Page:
A lot of the blame for the present crisis should be borne by many countries and institutions, but the one group that is least responsible is the present left-wing government of Greece, Syriza.
The major blame must rest first with the previous Greek governments that mired the Greek people in corruption and cronyism. The second group that must bear immediate responsibility is the incompetence of the Troika – the EU, the European Central Bank and the IMF, led very much by the German Government. The austerity campaign inflicted on Greece has resulted in the GDP shrinking by 25%, accompanied by unemployment of 25%, and youth unemployment of 50%. Such a situation is unacceptable and is likely to result in extreme outcomes. Something just has to give in Greece.
In this situation there are now suggestions reported by the London Times that ‘Germany will demand the Greek Prime Minister, Alexis Tsipras and Finance Minister, Yanis Varoufakis, resign as a condition for a new Eurozone bailout.’ If this is correct it sounds very much as if regime change is being engineered. Is the object of such a plan to break the Greek Government so that the austerity plan of the northern European countries can continue? Such a plan is outrageous. These austerity plans have caused not only major social problems in Greece, but also in Spain where an election is due in December this year.
In retrospect, the Euro looks a bad idea, particularly when it links such diverse economies as Germany and Greece. Germany has gained economically from a weak Euro caused largely by the weak economies of southern Europe. It may not be overstating it to describe the Euro as really the Deutsche Mark in disguise. The Euro has given considerable benefits to German business and exporters. In turn, it has made southern European countries less competitive.
The austerity driven by the Troika with German leadership has resulted in political extremism of both the Left, as in Greece, and the Right, as in France.
For over a decade sensible economic management in Greece has been frustrated by widespread corruption and cronyism. Tax avoidance on a wide scale became acceptable by previous Greek governments. Urging Greece today to raise taxes to meet its budget deficits does not make a great deal of sense when so much tax is avoided. The crony friends of previous governments have become rich at the expense of the Greek economy and society.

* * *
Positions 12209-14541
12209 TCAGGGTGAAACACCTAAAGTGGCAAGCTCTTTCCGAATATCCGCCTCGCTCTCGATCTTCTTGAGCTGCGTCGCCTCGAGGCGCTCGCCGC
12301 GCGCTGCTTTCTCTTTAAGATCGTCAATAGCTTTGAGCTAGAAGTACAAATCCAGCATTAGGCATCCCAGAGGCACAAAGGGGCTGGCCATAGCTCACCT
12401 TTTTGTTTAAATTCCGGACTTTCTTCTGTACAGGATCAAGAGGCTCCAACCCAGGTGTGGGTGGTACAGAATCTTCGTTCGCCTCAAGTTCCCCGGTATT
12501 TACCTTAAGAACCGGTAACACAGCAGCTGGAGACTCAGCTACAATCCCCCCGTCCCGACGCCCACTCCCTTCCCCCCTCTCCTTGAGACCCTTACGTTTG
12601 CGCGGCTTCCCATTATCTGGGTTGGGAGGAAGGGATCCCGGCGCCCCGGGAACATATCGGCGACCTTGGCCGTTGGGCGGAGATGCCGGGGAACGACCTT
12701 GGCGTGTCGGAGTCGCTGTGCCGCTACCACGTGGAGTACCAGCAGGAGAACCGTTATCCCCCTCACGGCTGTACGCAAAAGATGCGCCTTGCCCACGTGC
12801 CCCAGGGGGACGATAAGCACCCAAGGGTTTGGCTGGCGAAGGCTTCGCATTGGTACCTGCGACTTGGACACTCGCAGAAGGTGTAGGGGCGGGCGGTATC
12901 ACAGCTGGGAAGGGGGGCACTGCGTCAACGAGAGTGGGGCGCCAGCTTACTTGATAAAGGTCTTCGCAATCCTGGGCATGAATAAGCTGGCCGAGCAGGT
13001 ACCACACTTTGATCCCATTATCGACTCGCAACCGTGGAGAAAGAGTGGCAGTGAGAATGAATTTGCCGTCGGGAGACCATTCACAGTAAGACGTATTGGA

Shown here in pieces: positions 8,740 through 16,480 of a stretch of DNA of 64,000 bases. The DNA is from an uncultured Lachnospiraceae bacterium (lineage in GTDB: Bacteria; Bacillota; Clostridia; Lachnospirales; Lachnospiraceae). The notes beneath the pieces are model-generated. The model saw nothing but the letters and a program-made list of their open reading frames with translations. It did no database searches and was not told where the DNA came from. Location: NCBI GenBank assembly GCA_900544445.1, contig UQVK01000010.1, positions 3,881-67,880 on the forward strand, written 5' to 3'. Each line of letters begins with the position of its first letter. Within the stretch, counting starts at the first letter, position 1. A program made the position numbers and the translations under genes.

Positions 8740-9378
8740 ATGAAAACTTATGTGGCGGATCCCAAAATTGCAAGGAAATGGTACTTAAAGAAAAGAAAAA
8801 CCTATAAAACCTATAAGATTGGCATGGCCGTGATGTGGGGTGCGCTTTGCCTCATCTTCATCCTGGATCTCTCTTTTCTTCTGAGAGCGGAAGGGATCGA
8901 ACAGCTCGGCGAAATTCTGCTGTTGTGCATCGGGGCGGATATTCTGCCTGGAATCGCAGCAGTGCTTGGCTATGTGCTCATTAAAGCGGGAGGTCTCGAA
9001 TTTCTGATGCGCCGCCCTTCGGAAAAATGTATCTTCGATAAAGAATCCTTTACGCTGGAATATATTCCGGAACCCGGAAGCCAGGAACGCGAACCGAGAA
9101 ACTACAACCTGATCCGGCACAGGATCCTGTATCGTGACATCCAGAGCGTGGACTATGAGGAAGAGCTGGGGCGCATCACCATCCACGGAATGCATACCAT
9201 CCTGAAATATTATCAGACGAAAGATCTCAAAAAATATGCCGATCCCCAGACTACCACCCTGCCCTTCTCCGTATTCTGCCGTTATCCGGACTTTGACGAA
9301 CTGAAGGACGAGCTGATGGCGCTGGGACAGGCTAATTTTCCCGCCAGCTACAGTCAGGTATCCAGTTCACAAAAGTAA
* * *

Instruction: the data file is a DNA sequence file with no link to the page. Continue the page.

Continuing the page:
The banks in Europe and in Greece have behaved irresponsibly with their loose lending. Just as it was incorrect to blame low paid Americans for accepting sub-prime mortgages, so the blame for borrowing by the Greek people cannot be sheeted home to poorly paid Greeks who needed credit to survive. It is noteworthy that in the present negotiations the banks have refused to include debt-relief as part of a settlement package.
Escalating public debt has been made worse by the irresponsible behaviour of that doyen of international finance, Goldman Sacks. In 2002 Goldman Sacks helped Greece to mask its true debt. Goldman Sacks persuaded the Greek debt managers that they could avoid Maastricht rules on budget deficit limits. The result of the Goldman Sacks device was that $1 b. did not show up in the Greek debt statistics.
The overbearing attitude of the victors after WWI imposed a severe burden on the defeated Germany which it never forgot, with appalling consequences. In the US, the US Treasury decided to let Lehmann Bros fail to teach the market a lesson. The Troika in northern Europe seems intent on teaching the Greeks a lesson.
Instead of their resolve to crush the Greek upstart government, the Troika in Germany should look at their own failures and also the long-term future of Europe. What has happened to ‘European values and solidarity’ that inspired Europe in the past? The Troika has a lot to answer for in the current crisis. Hopefully a resolution can be found that respects the rights of the Greek people and places Europe on a continuing path of development.
Surely in the cradle of democracy the Greeks will want more control over their own destiny!
See link below for an account by Jeffrey Sachs. He describes the behaviour of the Troika and others as ‘petulant, naïve and fundamentally self-destructive’. He adds that many of Greeks citizens are hungry, with conditions reminiscent of those in Germany in 1933.
Jeffrey Sachs is Professor of Sustainable Development and Professor of Health Policy and Management, at Columbia University. He is also Special Adviser to the UN Secretary General on the Millennium Development Goals.